As many as 100,000 Michigan children don’t trudge off to their local school each school day. They stay at home.
That doesn’t mean they aren’t getting an education, aren’t learning. They are home schooled. Former U.S. Secretary of Education William Bennett calls home schooling "one of the most encouraging and robust movements in America."
An impartial academic study of 20,000 children in 1999 found home-schooled kids at third grade level could read as well as public-school sixth graders. Home school students also scored much higher on the respected and much used Iowa Test of Basic Skills.
Home schoolers come from a breadth of backgrounds and philosophies. But if there is a single inclination they share, Bennett contends, it is motivation. I’ll tell you shortly about two such families in this area who successfully home school — one family with four kids, the other with 10.
Without government money and with few regulations home-schooled children are usually outperforming their peers. Home schooling is an imaginative balance of freedom and responsibility.
Home schooling parents also, by the way, save Michigan taxpayers an estimated $600 million per year because they impose no costs on the government-run school system.
It is almost a cliché to say that parents are a child’s first and most vital teachers. But few can refute it. This is not to deny that Michigan and the nation are full of talented, dedicated, and hard-working public-school teachers.
But some parents choose to protect their kids from the harmful influence of the undisciplined, disrespectful, substance-abusing, and even violent children that teachers and administrators are practically powerless to keep out of today’s public schools. Among the decent, moral and studious children in the public schools, sadly, are those who don’t and won’t learn. Public school teachers say they spend 40 percent of their time just trying to keep order in their classrooms.
The nation’s Founders honored not only liberty, but also good character, honesty, faith, and pride in excelling. These also are typical homeschooler traits.
Don and Bobbie Fairlamb home school their 10 children because, as Don explains, one-on-one teaching seems to work best. When Bobbie was teaching elsewhere in Michigan "she found that some students learned quickly, while others needed extra help," taking more of her time with the slower children while the brighter ones could not be given the attention they deserved.
Most current government school textbooks also are devoid of religious reference. "We want to keep God at the center of learning," Bobbie said. She therefore searches out mostly textbooks that are not secular. The Fairlamb boys and girls range in age from 17 years to four months.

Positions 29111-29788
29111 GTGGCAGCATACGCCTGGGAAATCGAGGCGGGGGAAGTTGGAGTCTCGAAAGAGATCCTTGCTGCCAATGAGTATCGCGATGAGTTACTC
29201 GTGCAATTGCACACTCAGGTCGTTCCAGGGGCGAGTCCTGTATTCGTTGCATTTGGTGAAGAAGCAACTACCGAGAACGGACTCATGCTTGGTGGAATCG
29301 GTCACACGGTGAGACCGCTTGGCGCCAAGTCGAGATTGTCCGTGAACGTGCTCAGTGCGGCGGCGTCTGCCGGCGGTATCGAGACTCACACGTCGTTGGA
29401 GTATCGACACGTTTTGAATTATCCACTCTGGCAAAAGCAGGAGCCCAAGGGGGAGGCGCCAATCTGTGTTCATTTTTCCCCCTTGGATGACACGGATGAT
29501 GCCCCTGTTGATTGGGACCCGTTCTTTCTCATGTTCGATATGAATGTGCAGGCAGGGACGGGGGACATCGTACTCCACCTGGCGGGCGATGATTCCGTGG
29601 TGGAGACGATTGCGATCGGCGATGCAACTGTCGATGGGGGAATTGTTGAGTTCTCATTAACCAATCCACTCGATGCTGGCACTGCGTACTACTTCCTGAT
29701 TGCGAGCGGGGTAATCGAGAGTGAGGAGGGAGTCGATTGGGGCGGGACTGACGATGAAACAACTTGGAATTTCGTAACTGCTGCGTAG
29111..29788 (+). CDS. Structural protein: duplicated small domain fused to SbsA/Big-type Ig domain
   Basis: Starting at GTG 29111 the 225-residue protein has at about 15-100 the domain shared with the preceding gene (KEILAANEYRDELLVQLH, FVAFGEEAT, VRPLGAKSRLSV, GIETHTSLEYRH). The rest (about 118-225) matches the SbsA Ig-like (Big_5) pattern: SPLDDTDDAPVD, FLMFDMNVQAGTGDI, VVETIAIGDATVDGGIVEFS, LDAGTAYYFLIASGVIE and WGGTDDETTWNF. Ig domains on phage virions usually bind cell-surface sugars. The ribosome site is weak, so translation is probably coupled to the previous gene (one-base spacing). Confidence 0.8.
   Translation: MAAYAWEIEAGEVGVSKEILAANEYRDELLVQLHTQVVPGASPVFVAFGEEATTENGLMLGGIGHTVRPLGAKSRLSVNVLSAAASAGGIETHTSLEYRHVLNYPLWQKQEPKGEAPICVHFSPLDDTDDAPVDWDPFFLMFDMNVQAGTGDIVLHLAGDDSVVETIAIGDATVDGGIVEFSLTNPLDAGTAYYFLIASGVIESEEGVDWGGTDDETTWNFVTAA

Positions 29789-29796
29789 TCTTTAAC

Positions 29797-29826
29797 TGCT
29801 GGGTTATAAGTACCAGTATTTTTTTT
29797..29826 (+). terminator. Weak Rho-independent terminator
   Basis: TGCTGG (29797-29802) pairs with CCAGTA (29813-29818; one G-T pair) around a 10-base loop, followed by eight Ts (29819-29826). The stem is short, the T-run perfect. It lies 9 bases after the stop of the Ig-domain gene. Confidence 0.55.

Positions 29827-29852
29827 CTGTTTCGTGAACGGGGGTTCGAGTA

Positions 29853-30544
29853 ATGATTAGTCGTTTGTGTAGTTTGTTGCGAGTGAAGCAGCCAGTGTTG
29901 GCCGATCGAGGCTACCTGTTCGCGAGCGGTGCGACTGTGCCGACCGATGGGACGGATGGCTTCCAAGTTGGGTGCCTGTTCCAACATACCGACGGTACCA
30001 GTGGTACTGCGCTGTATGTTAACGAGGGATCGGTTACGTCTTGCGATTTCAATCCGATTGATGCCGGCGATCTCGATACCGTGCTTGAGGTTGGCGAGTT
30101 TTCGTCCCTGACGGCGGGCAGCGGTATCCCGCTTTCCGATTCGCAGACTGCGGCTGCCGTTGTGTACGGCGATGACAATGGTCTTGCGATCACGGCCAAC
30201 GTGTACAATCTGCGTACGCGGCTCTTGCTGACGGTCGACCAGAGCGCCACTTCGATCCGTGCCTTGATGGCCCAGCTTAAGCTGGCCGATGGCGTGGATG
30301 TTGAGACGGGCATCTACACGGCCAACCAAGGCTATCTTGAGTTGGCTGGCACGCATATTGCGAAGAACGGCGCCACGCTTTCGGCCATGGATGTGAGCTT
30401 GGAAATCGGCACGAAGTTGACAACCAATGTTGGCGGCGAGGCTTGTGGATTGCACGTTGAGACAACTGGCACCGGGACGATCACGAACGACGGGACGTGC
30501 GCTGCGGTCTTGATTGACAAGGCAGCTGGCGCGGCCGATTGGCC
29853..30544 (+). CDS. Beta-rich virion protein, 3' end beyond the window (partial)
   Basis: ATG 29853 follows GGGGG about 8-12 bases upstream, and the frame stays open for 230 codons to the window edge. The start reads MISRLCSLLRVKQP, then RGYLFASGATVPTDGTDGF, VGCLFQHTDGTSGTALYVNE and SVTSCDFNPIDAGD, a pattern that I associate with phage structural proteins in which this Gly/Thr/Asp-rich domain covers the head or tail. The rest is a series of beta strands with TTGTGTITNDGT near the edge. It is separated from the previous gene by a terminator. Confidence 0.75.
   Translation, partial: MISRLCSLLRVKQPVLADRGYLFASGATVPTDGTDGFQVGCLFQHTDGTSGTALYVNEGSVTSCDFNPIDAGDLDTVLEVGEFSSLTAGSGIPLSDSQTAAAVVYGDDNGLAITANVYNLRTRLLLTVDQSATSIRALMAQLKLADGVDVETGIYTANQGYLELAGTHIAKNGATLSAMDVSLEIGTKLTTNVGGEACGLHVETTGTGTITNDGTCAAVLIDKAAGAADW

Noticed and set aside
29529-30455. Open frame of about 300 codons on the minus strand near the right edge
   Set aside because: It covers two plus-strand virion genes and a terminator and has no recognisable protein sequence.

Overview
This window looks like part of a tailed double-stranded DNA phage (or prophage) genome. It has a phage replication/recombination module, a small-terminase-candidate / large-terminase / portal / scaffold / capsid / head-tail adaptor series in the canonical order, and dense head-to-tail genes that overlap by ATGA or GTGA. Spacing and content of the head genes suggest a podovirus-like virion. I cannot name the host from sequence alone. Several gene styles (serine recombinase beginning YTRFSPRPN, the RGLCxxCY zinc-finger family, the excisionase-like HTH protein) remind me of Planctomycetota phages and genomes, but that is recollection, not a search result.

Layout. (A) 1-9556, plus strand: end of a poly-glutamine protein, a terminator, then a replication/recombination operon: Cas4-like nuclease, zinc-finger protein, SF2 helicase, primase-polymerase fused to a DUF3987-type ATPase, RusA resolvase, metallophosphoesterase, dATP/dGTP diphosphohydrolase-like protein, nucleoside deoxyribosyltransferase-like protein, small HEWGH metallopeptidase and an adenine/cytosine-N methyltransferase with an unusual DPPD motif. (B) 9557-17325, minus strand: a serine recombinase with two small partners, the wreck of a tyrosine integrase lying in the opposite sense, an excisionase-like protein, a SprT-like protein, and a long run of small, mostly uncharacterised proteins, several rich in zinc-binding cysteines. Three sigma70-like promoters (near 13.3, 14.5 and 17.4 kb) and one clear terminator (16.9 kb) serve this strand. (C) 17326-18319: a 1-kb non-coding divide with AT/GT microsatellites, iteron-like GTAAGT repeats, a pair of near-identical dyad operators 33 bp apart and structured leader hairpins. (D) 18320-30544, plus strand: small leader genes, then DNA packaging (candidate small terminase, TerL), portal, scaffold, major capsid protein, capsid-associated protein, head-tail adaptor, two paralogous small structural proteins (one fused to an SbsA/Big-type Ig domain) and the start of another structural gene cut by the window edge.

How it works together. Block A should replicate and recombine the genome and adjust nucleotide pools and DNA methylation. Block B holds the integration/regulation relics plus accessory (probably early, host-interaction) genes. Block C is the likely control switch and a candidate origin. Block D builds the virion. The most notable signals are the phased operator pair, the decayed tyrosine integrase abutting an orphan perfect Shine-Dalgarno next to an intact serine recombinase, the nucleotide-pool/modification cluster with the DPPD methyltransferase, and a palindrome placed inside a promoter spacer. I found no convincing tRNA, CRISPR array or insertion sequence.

Homeschoolers recently took first, second and third place in the National Spelling Bee and 3rd place in the National Geography Bee. They typically also test higher on college-qualifying SAT and ACT exams than do either public or private school students. One local homeschooled youngster made a perfect score on the ACT. No wonder home schooling is growing at 15 to 20 percent yearly.
All state compulsory-education laws make home schooling a legal option. Michigan does not require a parent to have a teaching certificate. Reading, spelling, math, science, history, civics, literature, writing and grammar must be taught.
Dave and Sue Johnson of Manistee home school their four children who range in age from 17 to five. Two of the children are in the band program in public school; two of them also play in the Manistee Symphony Orchestra.
"We had friends whose children were home schooled, and we were impressed by the way they handled themselves," Dave said. The concept "appealed to us" because the children are able to move ahead at their individual rates, added Sue. The curriculum in public schools skips over religion in history, said Dave. Each child can be encouraged in their individual strengths — from grammar to computer programming, the Johnsons agreed.
The Johnsons are part of a support group of 30 home-schooling families in Manistee county alone, including the Fairlambs, who live in Brethren.
Homeschool parents usually have more formal education than those in the general population. The median income also is often higher. Almost all home-schooled students are in married-couple families. Importantly, home schoolers watch much less television than students nationwide.
The superior performance of home school students on achievement tests does not demonstrate that our public schools are failing, declared Lawrence M. Rudner, Director of the ERIC Clearing House on Assessment and Evaluation, University of Maryland, who did the study of 20,000 home schoolers. But "clearly and undeniably," he said, "home schooling works."
Tait Trussell writes a weekly column for the Pioneer Group in Big Rapids, Mich., and collaborates on occasional projects with the Mackinac Center for Public Policy. He is the former managing editor for Nation’s Business magazine and was vice president of the American Enterprise Institute in Washington, D.C.